Let’s fling open our doors – and build events back better

Dr Caroline Jackson, vice-chair of Business Visits & Events Partnership (BVEP) discusses the need to retain talent in the events industry and why we need to open our doors to encourage a diverse community of practitioners.

While the current employment climate is challenging, people are still being employed in events.

As chair of the Business Visits and Events Partnership (BVEP) Skills & Talent Working Group, we recognise the need for us all to act now to ensure that the UK events industry is attractive to and receptive to new people for the future. This is not just about consumer or business prospects but those working in events, the whole eco‐system (AKA supply chain). Meetings and incentive travel are part of the wider events industry which is fighting as One Industry One Voice.

Who knows how many of the 700,000 employed in events in 2019 will still be with us in 2021? We are losing so many valuable, skilled and experienced people to other sectors, who knows who will come back? We need to be ready for when more live events are permitted, and capacities increased. We need to have the skills to work with the online and hybrid events that will increase the scope and global reach of what we do.

Future of working in events

What is becoming clear to me from the work of the BVEP Skills and Talent Working Group is that, despite huge efforts to protect work and jobs, organisations are still looking to the future and ways of building back responsibly. Events are a people business and so building back with a better focus on people makes sense.

The BVEP UK Events Report chapter on People identified a number of factors that contribute to the employment, development and reward of those working in events. It raised a number of issues that still need to be addressed. Events are no different from other sectors, where a greater emphasis on the social and human agenda is being identified. The Diversity, Equity and Inclusion Commitment signed by BVEP Partners, has the vision for “an events industry where every person feels welcomed, empowered, advanced and valued”. We need to open our doors to encourage a diverse community of practitioners.

The Apprenticeship door into the events industry

What is, or was, your role in events? Are you a meeting planner? Do you work in an association, a venue, an agency, or a supplier? What was your journey to this job? Who opened the door(s) for you? Were any doors closed on you?

The Trailblazer scheme introduced a number of new Government recognised Apprenticeship programmes, including a Level 3 Event Assistant. The anticipation is that this programme will develop further and into higher levels.

The advantage of the apprenticeship programme is that people are training and working at the same time. One of the training providers who were part of the original development was Realise. David Preston, CEO of Realise, explains that “the apprenticeship programme gives a real alternative to people to enter the event industry. It has the advantage that you are paid while you learn, which enables all people from all backgrounds to join the programme and therefore removes any financial barriers.”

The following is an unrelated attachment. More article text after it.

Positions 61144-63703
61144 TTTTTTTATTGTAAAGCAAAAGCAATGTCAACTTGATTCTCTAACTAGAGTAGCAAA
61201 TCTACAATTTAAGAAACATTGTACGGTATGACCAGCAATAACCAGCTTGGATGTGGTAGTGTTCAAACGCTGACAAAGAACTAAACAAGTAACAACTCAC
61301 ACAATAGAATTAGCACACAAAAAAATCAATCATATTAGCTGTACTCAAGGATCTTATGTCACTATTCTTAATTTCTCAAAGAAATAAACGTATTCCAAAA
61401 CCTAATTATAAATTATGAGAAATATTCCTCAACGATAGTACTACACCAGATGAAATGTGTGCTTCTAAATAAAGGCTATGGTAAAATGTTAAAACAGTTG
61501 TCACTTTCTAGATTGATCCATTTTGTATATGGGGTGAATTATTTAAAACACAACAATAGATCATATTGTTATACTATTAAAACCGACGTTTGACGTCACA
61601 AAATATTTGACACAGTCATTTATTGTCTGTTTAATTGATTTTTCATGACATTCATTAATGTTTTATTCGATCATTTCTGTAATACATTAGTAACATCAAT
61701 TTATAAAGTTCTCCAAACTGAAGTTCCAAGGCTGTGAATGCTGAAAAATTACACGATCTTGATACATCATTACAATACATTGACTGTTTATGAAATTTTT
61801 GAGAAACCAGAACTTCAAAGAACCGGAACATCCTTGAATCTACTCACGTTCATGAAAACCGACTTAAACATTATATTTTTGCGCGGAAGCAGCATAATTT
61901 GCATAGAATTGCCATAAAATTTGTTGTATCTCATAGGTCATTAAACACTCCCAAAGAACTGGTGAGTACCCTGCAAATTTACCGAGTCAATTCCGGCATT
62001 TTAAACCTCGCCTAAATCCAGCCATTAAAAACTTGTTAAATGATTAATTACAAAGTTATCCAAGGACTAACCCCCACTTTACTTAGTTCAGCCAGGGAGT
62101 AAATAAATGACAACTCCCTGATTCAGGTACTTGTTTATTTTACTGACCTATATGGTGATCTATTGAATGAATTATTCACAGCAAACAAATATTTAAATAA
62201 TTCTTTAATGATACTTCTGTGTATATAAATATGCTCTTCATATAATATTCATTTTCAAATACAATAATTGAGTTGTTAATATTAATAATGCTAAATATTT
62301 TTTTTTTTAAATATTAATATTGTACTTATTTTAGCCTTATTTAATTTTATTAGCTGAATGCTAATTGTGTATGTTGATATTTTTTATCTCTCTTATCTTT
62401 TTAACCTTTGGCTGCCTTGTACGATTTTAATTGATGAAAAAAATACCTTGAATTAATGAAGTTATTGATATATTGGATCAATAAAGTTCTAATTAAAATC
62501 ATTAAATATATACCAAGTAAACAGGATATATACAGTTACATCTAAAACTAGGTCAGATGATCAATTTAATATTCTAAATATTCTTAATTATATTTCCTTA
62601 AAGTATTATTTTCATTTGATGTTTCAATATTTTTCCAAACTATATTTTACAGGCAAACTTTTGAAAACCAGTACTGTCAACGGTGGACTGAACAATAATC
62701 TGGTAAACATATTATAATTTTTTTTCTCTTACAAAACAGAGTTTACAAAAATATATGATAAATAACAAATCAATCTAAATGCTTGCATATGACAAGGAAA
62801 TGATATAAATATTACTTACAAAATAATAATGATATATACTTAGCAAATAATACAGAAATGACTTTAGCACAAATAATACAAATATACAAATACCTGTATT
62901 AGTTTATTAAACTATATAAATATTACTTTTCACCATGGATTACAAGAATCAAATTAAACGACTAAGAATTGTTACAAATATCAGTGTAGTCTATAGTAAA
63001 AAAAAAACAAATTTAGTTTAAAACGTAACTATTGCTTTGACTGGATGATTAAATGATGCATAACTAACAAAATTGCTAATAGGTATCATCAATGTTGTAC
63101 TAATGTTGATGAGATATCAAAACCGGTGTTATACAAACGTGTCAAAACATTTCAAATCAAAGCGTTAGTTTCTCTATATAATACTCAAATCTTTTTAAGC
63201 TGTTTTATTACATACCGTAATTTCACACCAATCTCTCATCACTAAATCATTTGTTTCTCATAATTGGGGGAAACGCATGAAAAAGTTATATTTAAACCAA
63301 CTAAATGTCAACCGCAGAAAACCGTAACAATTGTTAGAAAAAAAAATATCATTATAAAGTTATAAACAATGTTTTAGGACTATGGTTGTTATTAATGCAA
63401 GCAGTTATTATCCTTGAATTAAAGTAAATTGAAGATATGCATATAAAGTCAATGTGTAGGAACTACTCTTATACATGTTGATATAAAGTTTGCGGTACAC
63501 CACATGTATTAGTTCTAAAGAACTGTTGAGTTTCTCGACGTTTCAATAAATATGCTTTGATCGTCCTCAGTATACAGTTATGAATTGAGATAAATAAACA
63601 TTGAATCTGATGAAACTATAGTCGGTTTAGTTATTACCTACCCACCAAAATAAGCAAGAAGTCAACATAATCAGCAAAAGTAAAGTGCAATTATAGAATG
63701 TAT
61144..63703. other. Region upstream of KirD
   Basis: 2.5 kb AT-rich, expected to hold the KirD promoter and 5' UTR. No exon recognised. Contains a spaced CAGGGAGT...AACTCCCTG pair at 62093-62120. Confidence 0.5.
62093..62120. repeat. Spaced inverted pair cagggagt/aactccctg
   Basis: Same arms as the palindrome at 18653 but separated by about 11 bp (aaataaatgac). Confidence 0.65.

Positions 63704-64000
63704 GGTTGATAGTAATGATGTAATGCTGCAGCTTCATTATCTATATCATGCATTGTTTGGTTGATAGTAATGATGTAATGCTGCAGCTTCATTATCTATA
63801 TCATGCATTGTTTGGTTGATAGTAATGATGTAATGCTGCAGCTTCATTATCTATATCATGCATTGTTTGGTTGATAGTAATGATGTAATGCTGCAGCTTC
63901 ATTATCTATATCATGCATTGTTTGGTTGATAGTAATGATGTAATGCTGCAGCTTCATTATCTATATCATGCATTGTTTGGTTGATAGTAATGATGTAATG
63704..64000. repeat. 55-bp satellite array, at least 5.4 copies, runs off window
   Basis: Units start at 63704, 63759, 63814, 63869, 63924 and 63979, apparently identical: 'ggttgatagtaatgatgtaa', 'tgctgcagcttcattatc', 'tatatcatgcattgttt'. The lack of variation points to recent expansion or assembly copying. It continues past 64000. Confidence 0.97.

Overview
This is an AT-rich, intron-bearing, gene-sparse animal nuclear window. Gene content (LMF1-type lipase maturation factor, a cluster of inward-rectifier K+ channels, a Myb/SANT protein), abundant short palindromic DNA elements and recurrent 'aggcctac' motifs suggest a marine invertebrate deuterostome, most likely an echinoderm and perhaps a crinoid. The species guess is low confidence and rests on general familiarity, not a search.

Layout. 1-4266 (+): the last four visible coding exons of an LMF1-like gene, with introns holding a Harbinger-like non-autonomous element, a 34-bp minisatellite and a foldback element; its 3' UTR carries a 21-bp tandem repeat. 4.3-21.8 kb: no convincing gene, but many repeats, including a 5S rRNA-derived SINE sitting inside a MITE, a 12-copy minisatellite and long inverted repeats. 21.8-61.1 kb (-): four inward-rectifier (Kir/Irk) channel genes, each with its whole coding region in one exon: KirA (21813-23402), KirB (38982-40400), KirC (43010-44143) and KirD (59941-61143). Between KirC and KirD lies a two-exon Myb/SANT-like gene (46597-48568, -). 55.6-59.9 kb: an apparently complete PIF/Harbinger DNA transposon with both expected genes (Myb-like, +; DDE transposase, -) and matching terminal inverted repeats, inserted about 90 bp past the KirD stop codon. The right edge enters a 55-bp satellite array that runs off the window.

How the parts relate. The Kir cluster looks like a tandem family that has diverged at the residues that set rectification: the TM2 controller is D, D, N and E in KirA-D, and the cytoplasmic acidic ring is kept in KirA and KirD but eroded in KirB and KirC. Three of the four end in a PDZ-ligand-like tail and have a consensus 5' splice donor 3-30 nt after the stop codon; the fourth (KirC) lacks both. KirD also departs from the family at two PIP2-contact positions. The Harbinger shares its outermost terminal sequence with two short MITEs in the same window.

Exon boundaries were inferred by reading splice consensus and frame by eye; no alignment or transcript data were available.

A number of apprentices have completed their 18-month programme. Two of them, Muminah Rasul and Rebekah Dennis, outline their experiences and reasons for doing an apprenticeship.

What did you do on your apprenticeship?

MR: I worked on a range of large corporate and charity events. As a small company, I was able to manage multiple aspects from clients and sponsors to finance and production.

RD: I worked on 11 small to largescale corporate conferences and exhibitions (150 – 4500 attendees), from virtual to physical events.

Why did you do an Apprenticeship?

MR: Uni was always my original plan and choosing to do an apprenticeship was quite a last-minute thought. I always knew I enjoyed organising and events, so I started looking into this more especially as I didn’t have clear subject, I would want to study at Uni for 3 years. I found this apprenticeship through the GOV website, spoke to the team, had my interview and the rest is history.

RD: To get some technical knowledge about running events. I felt like I didn’t understand the metrics of success as well as I could have, so I knew a company like Informa would be a great place to gain insights on what success looks like.

What did you get out of it?

MR: The whole process has been really beneficial and rewarding. I’ve been able to learn so much and fully understand how events work from start to finish. I’ve met so many people and learnt to deal with clients, guests and sponsors well. I’ve also been immersed in all the behind the scenes and worked on finances and a range of software’s which has been beneficial in work and personal life. RD: Recognized within team for outstanding remote working standards arranging 19 meetings in assistance to my team for the AfricaCom Conference 2019, through independently designed telemarketing campaign.

As an organisation or employer, you will have your own human resource plans and processes. Now is the time to review these, to investigate other pathways to your door.








Dr Caroline Jackson, Vice Chair, Business Visits & Events Partnership; Executive Committee, Association for Events Management Education.



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